New Fillings Carry Antibacterial Properties That Could Replace Common Conventional Fillings
September 18, 2012 (Newswire) - Because filling a cavity is a commonly performed procedure aimed at stopping further tooth decay, researchers have recently developed a new filling composite that not only fills the cavity, but can also kill the bacteria that tends to remain on the tooth and further ensures the health of the teeth and gums. Traditionally, conventional fillings are placed after a dentist clears out as much decay as possible from the cavity. Though the cavity is remedied by the composite, bacteria can still linger. Scientists have addressed this issue by developing a revolutionary new filling composite that not only kills the bacteria but also remineralizes the tooth. Top Los Angeles Periodontist Dr. Alex Farnoosh states, "Because fillings are standard dental procedure, this discovery is exciting in what it could mean for maintaining better oral health. While a filling is an essential step in preserving a beautiful smile, this new filling goes beyond just fixing a problem to actually elimininating it thereby ensuring better dental habits and overall wellness."
Led by Huakun Xu, PhD., MS, director of the Division of Biomaterials and Tissue Engineering at the University of Maryland Department of Endodontics, Prosthodontics and Operative Dentistry, the team successfully created the composite by examining the details of tooth decay in how the bacteria develops in the biofilms and plaque on the surface of the tooth. Knowing that the bacteria are the main agent in causing cavities, researchers created a composite that actively destroys the bacteria and remineralizes the tooth. In addition to this, Xu and his team also added antibacterial properties to the primer dentists first use on the drilled out cavity and added the same antibacterial properties to the adhesive that binds the filling to the tissue of the tooth. This triple attack of the cavity targets the decay in all stages of the filling process so that the bacteria are completely eliminated. Though the far spread use of these cavity-fighting fillings may be a while off, the novel filling composite establishes a new process that may one day become standard practice in the fight against tooth decay.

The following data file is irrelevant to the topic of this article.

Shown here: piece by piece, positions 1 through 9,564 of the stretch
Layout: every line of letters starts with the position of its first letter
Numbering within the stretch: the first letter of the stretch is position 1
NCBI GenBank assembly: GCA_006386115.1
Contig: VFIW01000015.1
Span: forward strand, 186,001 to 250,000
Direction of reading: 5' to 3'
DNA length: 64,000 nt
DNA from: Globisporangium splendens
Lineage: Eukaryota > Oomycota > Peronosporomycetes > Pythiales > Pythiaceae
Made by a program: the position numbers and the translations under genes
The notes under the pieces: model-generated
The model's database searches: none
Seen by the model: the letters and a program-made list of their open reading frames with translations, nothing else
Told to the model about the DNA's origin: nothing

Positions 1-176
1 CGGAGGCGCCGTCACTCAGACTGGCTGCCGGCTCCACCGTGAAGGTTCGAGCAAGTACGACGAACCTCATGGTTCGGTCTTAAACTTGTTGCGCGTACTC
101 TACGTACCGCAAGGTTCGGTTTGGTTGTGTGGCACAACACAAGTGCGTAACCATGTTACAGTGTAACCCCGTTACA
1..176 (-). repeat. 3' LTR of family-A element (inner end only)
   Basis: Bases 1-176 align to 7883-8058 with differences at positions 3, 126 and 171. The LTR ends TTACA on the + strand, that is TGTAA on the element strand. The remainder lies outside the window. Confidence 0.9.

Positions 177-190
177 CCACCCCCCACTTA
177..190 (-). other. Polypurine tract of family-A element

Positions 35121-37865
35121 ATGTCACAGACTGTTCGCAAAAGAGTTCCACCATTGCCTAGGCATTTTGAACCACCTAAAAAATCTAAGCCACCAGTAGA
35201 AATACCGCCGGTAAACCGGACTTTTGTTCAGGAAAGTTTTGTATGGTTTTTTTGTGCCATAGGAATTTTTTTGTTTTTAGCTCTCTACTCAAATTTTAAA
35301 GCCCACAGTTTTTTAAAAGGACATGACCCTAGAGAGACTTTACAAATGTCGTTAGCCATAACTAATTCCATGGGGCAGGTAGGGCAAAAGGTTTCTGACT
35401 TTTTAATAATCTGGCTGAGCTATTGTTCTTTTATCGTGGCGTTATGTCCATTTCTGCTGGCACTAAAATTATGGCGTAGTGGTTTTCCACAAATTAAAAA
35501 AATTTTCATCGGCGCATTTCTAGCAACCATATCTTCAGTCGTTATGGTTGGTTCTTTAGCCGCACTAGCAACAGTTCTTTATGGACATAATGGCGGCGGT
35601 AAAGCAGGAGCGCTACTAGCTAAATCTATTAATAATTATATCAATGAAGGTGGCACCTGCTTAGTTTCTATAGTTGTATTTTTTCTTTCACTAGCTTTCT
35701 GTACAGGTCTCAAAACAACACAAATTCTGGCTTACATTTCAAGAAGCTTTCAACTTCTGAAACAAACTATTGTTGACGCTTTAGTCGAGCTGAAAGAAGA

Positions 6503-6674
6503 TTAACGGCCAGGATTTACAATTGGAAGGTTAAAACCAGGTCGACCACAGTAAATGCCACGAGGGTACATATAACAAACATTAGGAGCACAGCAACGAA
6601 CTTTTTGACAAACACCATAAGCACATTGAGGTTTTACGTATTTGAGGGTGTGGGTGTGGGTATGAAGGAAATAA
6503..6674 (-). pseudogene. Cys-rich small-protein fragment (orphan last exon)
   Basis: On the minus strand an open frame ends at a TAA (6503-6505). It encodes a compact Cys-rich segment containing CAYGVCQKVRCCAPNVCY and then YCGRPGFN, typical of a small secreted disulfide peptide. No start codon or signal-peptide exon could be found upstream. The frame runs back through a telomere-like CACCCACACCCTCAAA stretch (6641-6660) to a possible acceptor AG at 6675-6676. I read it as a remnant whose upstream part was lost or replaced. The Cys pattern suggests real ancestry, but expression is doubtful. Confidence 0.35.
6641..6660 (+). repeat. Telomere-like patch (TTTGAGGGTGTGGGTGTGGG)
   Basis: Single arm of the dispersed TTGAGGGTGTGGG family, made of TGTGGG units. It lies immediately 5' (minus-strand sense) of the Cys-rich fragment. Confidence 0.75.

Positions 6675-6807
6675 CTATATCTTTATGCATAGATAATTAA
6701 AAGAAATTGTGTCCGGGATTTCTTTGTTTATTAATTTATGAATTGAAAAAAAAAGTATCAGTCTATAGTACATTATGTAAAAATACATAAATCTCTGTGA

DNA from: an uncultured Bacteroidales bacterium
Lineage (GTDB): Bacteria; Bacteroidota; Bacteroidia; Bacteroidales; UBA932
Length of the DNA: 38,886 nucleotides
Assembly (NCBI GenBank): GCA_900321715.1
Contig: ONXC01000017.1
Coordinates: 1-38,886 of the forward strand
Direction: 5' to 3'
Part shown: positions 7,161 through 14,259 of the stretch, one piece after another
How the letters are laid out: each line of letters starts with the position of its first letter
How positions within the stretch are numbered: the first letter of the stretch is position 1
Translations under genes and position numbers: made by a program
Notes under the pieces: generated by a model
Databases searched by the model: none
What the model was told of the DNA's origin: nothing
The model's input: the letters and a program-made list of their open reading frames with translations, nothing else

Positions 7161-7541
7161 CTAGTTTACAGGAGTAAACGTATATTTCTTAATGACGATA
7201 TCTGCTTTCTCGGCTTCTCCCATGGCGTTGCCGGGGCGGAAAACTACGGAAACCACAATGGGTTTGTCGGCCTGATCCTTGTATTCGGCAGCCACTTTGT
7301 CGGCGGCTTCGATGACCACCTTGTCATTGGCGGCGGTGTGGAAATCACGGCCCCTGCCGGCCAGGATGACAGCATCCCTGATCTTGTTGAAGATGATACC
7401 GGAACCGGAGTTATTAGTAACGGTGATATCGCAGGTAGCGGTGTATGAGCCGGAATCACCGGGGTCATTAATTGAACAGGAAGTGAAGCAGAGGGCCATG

As a pioneer in the dental field, Dr. Alex Farnoosh is an expert in fighting advanced periodontal disease in addition to the cosmetic and surgical procedures performed at his practice in Beverly Hills. Dr. Alex Farnoosh states, "Tackling cavities as early as possible is essential to maintaining healthy teeth and gums. Because tooth decay can advance quickly, fillings are an important tool that can stop the further deterioration of the tooth and protect the health of the surrounding tissue and teeth. I am excited to see what the future holds with respect to this new filling composite and look forward to more developments in this area."